Audiologists at The Ohio State University Wexner Medical Center warn that boomers and millennials are developing hearing loss from everyday noise exposure, such as wearing earbuds, playing video games and attending sporting events in noisy arenas. Other causes include everyday exposure to leaf blowers, sirens, concerts and other loud sounds.
Earlier this year, the Centers for Disease Control and Prevention reported that 40 million American adults have lost some hearing because of noise, including 25 percent of people aged 20 to 69 who reported suffering from some hearing deficits.
Many people — of all ages — face challenges every day with their hearing. What are signs of hearing loss you should be watching for?
- You find telephone conversation increasingly difficult.
- You have trouble understanding all the words in a conversation.
- You slowly realize that you no longer hear normal, everyday sounds.
- You have trouble hearing women and children.
- The family complains that you play the radio or TV too loudly.
- You often ask people to repeat themselves.
- You have ringing or buzzing in your ears (tinnitus).
Many people don’t realize they are living with a hearing loss — or even recognize that their hearing is getting worse, for the simple reason that hearing loss is usually gradual and painless. They just adjust to their new reality of no longer hearing everyday sounds.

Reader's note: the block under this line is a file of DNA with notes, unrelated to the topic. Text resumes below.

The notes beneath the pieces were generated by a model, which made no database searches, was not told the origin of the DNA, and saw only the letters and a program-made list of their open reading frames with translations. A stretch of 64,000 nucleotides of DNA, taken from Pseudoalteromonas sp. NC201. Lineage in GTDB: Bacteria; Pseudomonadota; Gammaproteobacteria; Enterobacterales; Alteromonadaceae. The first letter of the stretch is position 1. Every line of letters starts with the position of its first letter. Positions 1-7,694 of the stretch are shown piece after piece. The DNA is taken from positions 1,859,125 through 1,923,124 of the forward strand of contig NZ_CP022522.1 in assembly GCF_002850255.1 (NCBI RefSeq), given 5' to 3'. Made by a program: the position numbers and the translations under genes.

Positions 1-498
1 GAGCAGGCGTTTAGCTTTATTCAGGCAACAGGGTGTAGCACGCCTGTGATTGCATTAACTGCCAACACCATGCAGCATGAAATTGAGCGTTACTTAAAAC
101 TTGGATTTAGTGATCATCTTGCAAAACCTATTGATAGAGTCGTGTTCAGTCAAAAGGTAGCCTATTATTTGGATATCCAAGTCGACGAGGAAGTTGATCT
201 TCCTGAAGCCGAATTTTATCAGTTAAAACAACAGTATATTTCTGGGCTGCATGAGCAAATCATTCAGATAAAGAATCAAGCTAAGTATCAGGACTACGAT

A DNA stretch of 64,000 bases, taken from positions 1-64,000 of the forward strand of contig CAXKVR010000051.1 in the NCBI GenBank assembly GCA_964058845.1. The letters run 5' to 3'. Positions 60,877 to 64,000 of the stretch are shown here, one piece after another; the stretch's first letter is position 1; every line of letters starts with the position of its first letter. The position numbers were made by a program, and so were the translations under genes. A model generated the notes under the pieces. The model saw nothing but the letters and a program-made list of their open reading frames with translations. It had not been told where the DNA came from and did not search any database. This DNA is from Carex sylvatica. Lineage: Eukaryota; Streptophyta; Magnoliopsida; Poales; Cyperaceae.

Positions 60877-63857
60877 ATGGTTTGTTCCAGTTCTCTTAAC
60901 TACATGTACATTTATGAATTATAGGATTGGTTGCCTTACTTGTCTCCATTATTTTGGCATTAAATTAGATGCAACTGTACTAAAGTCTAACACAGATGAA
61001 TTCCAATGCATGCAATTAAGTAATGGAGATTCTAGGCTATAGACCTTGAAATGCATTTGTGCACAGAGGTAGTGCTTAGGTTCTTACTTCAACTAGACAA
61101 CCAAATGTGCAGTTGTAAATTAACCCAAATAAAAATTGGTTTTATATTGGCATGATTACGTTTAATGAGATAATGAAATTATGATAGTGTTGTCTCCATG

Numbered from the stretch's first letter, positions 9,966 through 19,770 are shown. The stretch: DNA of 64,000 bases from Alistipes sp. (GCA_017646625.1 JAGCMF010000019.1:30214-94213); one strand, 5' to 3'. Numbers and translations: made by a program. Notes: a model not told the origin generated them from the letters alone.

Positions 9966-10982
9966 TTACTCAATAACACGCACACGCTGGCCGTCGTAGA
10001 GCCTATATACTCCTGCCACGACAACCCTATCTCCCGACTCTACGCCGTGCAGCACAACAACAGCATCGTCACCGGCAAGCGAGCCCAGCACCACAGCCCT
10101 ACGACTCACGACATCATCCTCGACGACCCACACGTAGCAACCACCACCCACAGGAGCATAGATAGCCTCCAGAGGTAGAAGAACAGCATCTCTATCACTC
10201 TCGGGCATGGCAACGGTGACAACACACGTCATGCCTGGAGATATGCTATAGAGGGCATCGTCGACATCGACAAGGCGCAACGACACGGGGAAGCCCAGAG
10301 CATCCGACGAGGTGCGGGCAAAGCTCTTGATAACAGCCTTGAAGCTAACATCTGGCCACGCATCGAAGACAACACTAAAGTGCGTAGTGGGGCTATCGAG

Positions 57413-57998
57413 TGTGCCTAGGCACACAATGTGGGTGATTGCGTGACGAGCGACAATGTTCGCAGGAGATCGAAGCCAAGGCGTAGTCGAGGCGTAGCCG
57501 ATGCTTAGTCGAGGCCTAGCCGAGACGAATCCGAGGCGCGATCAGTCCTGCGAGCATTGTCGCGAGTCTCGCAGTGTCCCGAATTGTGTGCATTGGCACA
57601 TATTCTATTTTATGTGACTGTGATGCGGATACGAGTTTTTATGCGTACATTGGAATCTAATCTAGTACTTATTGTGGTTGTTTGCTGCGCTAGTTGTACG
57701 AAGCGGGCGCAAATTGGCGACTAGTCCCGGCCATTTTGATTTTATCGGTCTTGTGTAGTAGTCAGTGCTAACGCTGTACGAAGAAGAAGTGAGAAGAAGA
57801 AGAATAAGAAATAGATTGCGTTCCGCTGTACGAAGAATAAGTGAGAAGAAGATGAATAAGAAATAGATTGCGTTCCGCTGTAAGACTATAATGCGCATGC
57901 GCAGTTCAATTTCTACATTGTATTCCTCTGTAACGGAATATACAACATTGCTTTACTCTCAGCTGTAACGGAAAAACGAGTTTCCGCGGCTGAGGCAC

Earbuds, live music and other concerns
Two factors can lead to hearing loss — the loudness of a noise and the duration of loud noise.
The World Health Organization estimates 1.1 billion young people are at risk of hearing loss because of unsafe use of earbuds. But even headphones can be made dangerous depending on the volume.
In its analysis, the WHO found that almost half of those aged 12 to 35 listen to their music players at unsafe volumes, while around 40 percent expose themselves to very loud events such as concerts.
So it’s important to know that even temporary ringing in your ears after attending a loud rock concert is a sign that damage has been done to the hair cells in your inner ear, which are responsible for hearing. And, once damage is done, you’ll experience a decrease in your hearing sensitivity over time, Ohio State’s audiologists warn.
Ohio State experts say that, in general, if you’re engaged in an activity that prevents you from understanding a person’s normal speaking voice at a conversational distance, then you should use hearing protection. For most people, that’s around 85 decibels (dB), which is akin to the noise of city traffic, a blender, a blow dryer or idling heavy machinery. Some other examples include:
- Listening to music with earbuds: 95 dB
- Power tools: 98-110 dB
- Motorcycle: 100 dB
- Mowing the grass: 107 dB
- Music concert: 115 dB
- Thunderclap: 120 dB
- Firing range: a typical gunshot is 140-190 dB
- Jet engine: 140 dB
If you’ll be experiencing sounds that are louder than 85 decibels, you should seriously consider using hearing protection, since exposure of any duration at this level can be damaging.
Hearing protection generally comes in two types: in-the-ear or over-the-ear. In either case, a good fit is essential. A well-seated earplug should completely seal the ear canal, while the over-the-ear type should be properly seated around the entire ear.
If you’re a frequent user of hearing protection, you could also opt for custom hearing protectors from an audiologist. Custom in-ear protectors modeled specifically for your ear canal ensure that you get a perfect fit with each use, and help you avoid the bulkiness of over-the-ear protection.